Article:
She was always kind and encouraging to me, leaving comments on my posts when I posted regularly, when I hardly posted, and when I started posting again regularly last year. She always joined my blogathons and recommended the best movies. When I watched one of her "one for {insert month} on TCM" suggestions I ALWAYS enjoyed it. She will be greatly missed.

In her honor, I thought I'd list a few of the movies she introduced me too and the link to her post:

Merrily We Live (1938)

Heaven Only Knows (1947) 

I responded to this one on Twitter:

The Late George Apley (1947)

~ ~ ~ ~ ~

I know there were many more, but these are the ones I remember most. 

Rest in peace, Caftan Woman. You will be greatly missed, but I know you are having a swell time getting to meet all of your favorite stars ;)

Saturday, March 5, 2022

Royal Film Performance Series: To Catch a Thief (1955)

For the first time in several years, the choice of film - To Catch a Thief (1955) - for the 10th Annual Royal Film Performance was, aside from being an American film, non-controversial and a welcome change for the Royals. An unsigned memo about the event read, "Lieutenant Colonel Charteris, an Assistant Private Secretary to the Queen said that Her Majesty had enjoyed the film (as I did myself) and was happy with the revised arrangement .  .  . She had particularly welcomed the elimination of the stage show and the fact that, for her, the whole occasion had lasted for no more than 2 hours 40 minutes" (source). If you recall, the previous year's choice of Beau Brummell had so disgusted everyone that the Queen reportedly threatened to cancel the Royal Film Performance altogether. 

The Canberra Times, 9/21/55

Even though it was an American film, To Catch a Thief was not without ties to England. Both its director (Alfred Hitchcock) and leading man (Cary Grant) had been born in England. The leading lady was Grace Kelly, who would marry into the Monagasque Royal Family the following year. However, only Hitchcock attended the royal event on October 31, 1955.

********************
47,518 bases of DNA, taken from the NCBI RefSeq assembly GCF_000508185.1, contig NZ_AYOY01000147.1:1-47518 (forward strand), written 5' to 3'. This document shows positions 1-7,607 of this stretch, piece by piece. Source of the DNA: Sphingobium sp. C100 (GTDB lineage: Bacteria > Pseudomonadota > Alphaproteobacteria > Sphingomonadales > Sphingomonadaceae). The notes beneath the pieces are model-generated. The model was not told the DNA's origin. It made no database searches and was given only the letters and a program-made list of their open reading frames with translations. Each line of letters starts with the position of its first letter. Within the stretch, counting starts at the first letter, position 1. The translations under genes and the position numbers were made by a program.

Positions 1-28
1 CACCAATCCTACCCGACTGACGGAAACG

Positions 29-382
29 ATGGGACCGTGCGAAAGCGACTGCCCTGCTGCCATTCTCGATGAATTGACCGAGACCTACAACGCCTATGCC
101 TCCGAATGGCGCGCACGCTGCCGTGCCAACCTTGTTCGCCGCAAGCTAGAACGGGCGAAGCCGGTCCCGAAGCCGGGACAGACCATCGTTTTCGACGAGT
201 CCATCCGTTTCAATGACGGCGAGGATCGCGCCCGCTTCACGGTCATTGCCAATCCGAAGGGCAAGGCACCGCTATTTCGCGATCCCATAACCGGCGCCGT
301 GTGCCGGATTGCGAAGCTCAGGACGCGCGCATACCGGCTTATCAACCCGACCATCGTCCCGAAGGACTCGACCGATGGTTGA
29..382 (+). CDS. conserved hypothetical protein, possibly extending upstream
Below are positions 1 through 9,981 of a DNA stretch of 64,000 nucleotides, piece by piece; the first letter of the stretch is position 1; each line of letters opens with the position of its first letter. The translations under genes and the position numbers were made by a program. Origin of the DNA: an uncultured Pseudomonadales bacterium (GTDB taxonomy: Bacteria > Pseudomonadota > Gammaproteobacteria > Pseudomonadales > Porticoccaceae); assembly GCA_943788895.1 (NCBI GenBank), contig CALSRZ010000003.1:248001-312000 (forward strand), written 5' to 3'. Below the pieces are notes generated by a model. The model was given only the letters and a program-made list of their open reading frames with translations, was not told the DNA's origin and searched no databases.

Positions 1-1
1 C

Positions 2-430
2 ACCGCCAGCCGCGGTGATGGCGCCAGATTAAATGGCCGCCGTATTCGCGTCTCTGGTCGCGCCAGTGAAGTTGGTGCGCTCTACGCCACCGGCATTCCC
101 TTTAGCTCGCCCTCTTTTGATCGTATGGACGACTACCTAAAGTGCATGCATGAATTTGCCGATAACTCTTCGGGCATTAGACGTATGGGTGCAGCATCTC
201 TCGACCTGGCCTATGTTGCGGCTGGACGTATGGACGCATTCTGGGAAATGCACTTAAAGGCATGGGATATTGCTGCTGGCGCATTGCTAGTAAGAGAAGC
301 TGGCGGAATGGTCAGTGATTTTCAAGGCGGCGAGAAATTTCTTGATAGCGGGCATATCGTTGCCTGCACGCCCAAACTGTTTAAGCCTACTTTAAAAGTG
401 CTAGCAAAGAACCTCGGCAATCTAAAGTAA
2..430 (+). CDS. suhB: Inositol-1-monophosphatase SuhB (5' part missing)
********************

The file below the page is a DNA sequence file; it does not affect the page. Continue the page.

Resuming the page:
Click here to see a copy of the commentary
The broadcast was originally 25 minutes long, with clips from the film and an interview with Hitchcock.

This 48 second video shows Norman Hartnell in attendance, who designed many gowns for the Queen, including her wedding and coronation gowns.

Another video of the stars. You can see Katy Jurado at 0:41, but her name is not mentioned. At 1:42 you see Rossano Brazzi bowing to the Queen.

Held at the Odeon Theatre, stars in attendance included Ava Gardner, Rossano Brazzi, Diana Dors, Gina Lollobrigida, Katy Jurado, Anna Neagle, and Jack Hawkins. Some of the star's attire were deemed inappropriate to be worn in front of the Royals.

You would imagine that such and occasion would get a fair amount of press. However, a more shocking royal event overshadowed everything. 

If you know anything about Princess Margaret, it is that she fell in love with her father's equerry, Peter Townsend. They wanted to marry but, as he was divorced, this would cause a big problem, as the Queen was the head of the church which did not recognize divorce. Margaret was told to wait until she was of age that she didn't need the Queen's permission to marry but, when the time came, Margaret gave him up rather than lose her royal status. She released a statement on Oct. 31, the same day as the Royal Variety Performance, that read:

I would like it to be known that I have decided not to marry Group Captain Peter Townsend. I have been aware that, subject to my renouncing my rights of succession, it might have been possible for me to contract a civil marriage. But mindful of the Church’s teaching that Christian marriage is indissoluble, and conscious of my duty to the Commonwealth, I have resolved to put these considerations before any others.

This of course became the Big Royal Story. Several articles commented on the fact that Margaret, understandably, did not attend the performance that evening. The Queen Mother was also absent.

The Canberra Times, 11/2/55

Looking at the Queen, you'd never know that this event took place on the same day.

The caption reads: "Film stars from five countries were presented to the Queen at the 
Royal Command film show last week. But the Queen, magnificently gowned, stole the show."